The University of Oklahoma’s announcement in early April to suspend activities through July due to the COVID-19 pandemic signaled that the upcoming college football season could be at risk. On Friday, Oklahoma’s interim president provided a reason for hope that might show that college football will return this fall.
In a letter to the school’s community, Oklahoma’s president announced that the university intends to return to in-person classes and operations across all three of its campuses by the fall.
The return of students to campus across the country has always been viewed as the most crucial step before college football can return. In a conference call with Vice President Mike Pence, the College Football Playoff Management Committee informed the White House that football wouldn’t be played until universities are open and students are back in class.
Oklahoma’s decision comes just after a recent poll showed an overwhelming majority of athletic directors believed the 2020 college football season would be played. However, there has been some concern in the NCAA that the COVID-19 pandemic and stay-at-home orders would put the upcoming season in jeopardy or could lead to football being played in the spring of 2021.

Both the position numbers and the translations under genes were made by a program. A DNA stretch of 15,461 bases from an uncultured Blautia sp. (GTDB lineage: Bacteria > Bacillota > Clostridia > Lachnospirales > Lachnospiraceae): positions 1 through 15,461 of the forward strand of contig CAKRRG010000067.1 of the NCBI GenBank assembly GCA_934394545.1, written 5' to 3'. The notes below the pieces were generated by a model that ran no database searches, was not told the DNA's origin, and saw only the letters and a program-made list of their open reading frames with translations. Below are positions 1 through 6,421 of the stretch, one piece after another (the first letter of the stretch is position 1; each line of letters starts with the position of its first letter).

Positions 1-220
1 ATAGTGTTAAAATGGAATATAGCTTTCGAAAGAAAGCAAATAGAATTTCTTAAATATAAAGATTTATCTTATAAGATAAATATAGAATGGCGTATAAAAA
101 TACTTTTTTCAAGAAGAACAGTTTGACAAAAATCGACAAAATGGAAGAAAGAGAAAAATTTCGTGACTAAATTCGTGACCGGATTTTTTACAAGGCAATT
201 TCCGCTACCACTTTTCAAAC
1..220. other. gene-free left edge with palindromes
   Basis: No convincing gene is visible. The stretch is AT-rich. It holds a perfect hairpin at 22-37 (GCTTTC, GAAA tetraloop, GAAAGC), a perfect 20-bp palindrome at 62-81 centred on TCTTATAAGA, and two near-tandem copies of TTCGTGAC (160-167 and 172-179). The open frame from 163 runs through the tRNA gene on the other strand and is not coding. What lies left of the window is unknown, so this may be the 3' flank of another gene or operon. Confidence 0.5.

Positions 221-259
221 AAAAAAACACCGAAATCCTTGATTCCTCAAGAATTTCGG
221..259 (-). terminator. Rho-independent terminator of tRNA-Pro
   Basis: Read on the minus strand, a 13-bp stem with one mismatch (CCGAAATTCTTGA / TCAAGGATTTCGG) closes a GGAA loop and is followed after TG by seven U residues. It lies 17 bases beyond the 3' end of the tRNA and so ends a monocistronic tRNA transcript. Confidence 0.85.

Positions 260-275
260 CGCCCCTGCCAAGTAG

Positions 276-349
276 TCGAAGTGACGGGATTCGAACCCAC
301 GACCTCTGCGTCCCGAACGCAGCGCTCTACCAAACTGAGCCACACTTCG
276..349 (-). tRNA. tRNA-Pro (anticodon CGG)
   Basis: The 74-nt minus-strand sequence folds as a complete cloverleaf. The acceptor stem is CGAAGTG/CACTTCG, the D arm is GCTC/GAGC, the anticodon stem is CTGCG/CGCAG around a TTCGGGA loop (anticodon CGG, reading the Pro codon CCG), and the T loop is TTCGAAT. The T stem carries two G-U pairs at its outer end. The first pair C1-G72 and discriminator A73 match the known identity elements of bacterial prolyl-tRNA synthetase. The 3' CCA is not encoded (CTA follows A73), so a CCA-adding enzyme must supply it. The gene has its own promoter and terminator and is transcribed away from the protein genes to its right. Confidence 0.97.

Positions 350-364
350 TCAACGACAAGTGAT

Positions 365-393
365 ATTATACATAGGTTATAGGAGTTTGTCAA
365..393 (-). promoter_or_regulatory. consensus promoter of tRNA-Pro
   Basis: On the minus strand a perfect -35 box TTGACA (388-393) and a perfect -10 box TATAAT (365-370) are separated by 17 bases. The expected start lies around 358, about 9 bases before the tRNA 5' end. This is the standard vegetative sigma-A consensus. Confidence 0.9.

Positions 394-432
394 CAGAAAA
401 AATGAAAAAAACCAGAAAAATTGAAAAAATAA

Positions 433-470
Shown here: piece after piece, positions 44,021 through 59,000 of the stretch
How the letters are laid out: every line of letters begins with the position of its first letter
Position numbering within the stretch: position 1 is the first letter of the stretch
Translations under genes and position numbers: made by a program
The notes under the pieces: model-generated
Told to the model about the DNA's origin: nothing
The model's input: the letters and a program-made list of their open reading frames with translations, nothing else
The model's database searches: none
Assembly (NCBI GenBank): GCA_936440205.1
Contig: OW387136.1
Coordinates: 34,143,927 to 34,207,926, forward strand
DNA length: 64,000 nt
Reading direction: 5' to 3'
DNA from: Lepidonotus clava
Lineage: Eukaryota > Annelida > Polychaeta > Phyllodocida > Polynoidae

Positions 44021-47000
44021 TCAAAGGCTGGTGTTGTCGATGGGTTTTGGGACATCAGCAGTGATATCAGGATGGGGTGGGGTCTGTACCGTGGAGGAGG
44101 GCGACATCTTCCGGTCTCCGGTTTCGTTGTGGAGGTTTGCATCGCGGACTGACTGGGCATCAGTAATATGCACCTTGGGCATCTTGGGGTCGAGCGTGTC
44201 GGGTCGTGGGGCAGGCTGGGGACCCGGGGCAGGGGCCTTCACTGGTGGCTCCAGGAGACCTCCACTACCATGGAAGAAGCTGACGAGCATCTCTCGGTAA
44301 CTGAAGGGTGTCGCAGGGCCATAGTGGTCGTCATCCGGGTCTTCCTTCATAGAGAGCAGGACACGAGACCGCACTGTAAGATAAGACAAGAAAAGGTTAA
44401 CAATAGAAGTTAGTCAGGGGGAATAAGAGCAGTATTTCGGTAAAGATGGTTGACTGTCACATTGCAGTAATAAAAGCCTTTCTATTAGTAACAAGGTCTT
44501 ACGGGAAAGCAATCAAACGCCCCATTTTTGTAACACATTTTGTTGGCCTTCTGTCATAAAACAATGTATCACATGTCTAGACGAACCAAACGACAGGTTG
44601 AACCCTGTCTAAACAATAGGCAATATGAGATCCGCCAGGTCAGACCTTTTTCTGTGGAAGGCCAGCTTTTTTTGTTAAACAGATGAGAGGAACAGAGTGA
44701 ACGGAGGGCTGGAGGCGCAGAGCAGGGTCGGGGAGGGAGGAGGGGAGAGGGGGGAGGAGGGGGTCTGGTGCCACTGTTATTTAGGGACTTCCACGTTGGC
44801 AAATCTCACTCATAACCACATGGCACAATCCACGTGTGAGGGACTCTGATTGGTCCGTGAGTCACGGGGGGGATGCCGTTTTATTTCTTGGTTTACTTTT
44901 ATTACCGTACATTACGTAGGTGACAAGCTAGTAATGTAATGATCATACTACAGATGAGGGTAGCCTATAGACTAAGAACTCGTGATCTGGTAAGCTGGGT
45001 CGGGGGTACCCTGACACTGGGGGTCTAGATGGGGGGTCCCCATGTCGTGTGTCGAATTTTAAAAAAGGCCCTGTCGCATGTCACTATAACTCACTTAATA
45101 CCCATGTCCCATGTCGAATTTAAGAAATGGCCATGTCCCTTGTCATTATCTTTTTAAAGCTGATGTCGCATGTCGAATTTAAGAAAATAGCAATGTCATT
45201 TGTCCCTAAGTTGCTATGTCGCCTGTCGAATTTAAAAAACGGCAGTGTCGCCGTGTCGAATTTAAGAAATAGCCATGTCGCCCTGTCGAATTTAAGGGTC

Of course, missing an entire college football season would be a crippling financial blow for the NCAA and hundreds of colleges across the country after already taking an unprecedented economic hit after canceling March Madness due to the pandemic.
Given everything at stake, including hundreds of college sports teams potentially being cut in the worst-case scenario, everyone involved in college football will do what they can to bring it back as soon as possible under safe circumstances. University officials are taking the smart approach and Oklahoma’s plan is a great sign that we won’t miss out on a college football season.